How many sigs does it take to recall a mayor? Can't believe Grampy has wasted two years on this cr*p.

What's called for is some good old rhetoric - if not demagoguery - to get them involved.

Potter's already been covering the bases on that bold part there. It hasn't been pretty.

If the Wienermobile is opposed to charter reform, then I'm for it.

"One thing is for sure, however -- the proposed civil service changes will create far more of these examples. Once all of upper-management is politically appointed, if the Mayor wants a $50 million tram, he'll get one. Who will have the guts to go public with the cost overruns when you can be fired without cause?"

Yeah? Well, it's working that way right now. The political appointees get the bureau heads, then they beginning reshuffling the staff to get what they want in the way of top managers. See the Portland Public Parks Bureau as a glaring example. What we have now is basically political appointees in the top two to three layers, only those under the director are protected by "civil service" once selected by the director to fill a top administrative position.

Still...I'm not sold on the whole charter reform business. I just keep thinking about what it might be like to have a mayor in power with whom I did not agree. I think that is a lot more likely than having at least one, if not two or more, commissioners with the power to accomplish something with whom I can feel comfortable making my concerns known.

Efficiency is not necessarily what we seek in a government. Mussolini got efficiency; despotisms are more efficient than democracies; the sheer efficiency of the crown in addressing dissenters was one reason this nation came into being and then proceeded to erect a system of governance that can only be called glacially inefficient and burdened with all sorts of mechanisms to slow down legislation and protract discussion.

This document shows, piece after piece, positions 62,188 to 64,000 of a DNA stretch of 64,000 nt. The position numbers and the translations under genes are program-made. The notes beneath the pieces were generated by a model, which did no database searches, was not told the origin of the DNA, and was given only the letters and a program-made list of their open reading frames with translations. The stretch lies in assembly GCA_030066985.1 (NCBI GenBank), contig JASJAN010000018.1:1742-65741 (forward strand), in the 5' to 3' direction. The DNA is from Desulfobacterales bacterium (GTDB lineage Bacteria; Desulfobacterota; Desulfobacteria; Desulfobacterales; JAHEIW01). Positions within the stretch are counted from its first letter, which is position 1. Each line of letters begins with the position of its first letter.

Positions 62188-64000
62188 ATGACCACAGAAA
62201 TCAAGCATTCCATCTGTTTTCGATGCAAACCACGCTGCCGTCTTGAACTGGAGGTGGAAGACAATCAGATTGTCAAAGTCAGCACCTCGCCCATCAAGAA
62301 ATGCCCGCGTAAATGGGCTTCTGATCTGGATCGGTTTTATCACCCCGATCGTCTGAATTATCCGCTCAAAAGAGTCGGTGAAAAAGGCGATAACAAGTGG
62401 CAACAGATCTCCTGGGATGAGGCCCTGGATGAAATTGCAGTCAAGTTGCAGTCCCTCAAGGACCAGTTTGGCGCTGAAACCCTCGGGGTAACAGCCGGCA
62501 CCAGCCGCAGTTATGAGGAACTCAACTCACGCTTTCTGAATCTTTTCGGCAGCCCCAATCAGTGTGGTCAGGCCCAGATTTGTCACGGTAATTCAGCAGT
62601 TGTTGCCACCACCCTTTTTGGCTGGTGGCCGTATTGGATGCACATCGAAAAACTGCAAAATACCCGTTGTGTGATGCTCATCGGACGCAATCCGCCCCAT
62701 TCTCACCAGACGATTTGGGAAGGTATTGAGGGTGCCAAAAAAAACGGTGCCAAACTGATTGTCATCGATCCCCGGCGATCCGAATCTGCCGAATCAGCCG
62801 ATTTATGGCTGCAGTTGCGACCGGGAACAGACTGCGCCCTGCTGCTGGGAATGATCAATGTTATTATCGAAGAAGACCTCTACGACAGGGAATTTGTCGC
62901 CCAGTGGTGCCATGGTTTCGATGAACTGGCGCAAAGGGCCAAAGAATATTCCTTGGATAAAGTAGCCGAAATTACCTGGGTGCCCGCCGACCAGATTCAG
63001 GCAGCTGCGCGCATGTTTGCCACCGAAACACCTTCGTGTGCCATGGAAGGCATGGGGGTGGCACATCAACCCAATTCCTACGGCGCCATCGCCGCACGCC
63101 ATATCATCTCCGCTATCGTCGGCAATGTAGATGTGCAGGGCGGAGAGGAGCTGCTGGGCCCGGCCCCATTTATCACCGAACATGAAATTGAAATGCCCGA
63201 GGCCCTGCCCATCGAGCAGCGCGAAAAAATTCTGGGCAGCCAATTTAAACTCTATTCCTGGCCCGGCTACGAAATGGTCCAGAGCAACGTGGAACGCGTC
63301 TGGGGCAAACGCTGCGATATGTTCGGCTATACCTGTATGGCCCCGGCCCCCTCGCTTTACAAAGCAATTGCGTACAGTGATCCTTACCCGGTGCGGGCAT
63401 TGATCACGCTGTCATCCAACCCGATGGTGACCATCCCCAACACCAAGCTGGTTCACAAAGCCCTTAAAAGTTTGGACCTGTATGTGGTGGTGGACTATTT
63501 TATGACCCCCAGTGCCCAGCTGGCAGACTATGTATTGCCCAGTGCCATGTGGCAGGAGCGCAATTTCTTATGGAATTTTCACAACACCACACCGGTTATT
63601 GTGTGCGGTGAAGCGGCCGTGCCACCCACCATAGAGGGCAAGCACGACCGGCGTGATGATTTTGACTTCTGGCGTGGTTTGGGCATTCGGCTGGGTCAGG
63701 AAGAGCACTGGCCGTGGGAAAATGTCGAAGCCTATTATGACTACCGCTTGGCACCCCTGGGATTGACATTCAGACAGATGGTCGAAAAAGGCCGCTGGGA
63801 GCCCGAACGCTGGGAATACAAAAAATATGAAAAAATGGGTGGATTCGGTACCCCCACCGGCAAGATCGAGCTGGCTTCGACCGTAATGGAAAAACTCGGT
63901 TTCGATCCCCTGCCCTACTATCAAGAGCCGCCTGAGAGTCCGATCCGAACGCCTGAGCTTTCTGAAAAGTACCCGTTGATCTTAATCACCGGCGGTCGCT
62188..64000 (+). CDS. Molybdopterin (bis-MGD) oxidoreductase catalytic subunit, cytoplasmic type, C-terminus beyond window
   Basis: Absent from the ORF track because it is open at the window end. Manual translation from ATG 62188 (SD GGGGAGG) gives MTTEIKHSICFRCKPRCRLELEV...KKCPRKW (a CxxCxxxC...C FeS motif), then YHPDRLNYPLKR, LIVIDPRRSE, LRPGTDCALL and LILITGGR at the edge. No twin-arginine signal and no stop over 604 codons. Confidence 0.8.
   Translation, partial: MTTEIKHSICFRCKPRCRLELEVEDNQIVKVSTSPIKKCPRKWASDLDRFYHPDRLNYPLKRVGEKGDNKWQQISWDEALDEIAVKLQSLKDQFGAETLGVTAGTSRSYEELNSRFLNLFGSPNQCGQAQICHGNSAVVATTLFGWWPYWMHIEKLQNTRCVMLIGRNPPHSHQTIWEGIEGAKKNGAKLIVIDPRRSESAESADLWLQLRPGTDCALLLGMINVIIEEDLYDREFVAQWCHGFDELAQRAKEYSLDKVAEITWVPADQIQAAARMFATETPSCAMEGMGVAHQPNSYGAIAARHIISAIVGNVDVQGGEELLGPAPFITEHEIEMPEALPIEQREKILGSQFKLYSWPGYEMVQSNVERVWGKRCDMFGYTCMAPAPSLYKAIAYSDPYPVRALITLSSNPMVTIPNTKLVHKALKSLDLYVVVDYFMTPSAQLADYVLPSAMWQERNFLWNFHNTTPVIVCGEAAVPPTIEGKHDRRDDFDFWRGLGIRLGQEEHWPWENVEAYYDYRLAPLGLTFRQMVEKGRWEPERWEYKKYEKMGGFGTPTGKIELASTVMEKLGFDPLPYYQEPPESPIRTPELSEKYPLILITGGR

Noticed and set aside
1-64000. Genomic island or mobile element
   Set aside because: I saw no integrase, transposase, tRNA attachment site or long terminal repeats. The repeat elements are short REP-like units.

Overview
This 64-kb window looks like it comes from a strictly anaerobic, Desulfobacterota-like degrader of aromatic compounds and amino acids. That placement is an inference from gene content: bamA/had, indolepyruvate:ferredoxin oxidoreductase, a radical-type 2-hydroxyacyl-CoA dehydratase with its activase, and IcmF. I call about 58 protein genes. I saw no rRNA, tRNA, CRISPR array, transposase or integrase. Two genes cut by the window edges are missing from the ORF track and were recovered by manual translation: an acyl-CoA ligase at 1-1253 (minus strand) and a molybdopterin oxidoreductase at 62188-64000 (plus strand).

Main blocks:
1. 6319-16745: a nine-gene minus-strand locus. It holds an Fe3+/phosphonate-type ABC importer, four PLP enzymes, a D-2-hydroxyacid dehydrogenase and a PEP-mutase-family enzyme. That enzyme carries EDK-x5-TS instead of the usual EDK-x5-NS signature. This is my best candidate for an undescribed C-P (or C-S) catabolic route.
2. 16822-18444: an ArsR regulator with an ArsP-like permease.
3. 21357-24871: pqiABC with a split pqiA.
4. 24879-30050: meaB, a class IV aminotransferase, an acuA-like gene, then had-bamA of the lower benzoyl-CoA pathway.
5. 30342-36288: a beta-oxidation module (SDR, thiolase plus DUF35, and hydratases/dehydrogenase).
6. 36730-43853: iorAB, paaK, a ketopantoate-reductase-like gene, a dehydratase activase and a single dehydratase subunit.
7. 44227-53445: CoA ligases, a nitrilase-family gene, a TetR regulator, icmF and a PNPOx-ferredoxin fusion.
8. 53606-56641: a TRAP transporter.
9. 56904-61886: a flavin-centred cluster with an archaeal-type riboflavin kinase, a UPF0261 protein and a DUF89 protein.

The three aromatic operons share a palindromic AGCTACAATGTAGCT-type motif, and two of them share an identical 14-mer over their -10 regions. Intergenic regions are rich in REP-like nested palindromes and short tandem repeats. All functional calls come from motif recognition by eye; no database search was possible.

I'd still rather have five possible contacts with leverage "at the top" than just one.


Anybody notice that the same three who voted to spend more city money on the tram are the same three who voted to put the Mayor in charge of everything?

Meanwhile, amusing to see that the treasurer of "Citizens" to Reform City Hall in reality is a Potter staffer taking a leave of absence. So, despite the "citizens" name, it's still Team Potter running the show.

The way the mayor has been acting lately, shouldn't his nickname be changed from Grampy to Grumpy?

As for charter reform, I'm not crazy about either our current form of government or the one the commission is proposing (so I'll end up voting for the evil I know). Are these the only two options? Isn't there some other way to run a city?

"I will not say anything from now until the election in May that I do not believe to be true."

So after the election, then what? Reversion to character?

A classic Freudian slip!

Having spent 27 years with the City, almost all that time in City Hall...there's problems with our system of government that need fixing. But there's also things that work well. What we need is an honest conversation and debate...but we've time for neither with this vote coming so soon. Unlike other of Mayor Potter's efforts, this one really lacks a foundation in grass-roots activism, or even input from line staff.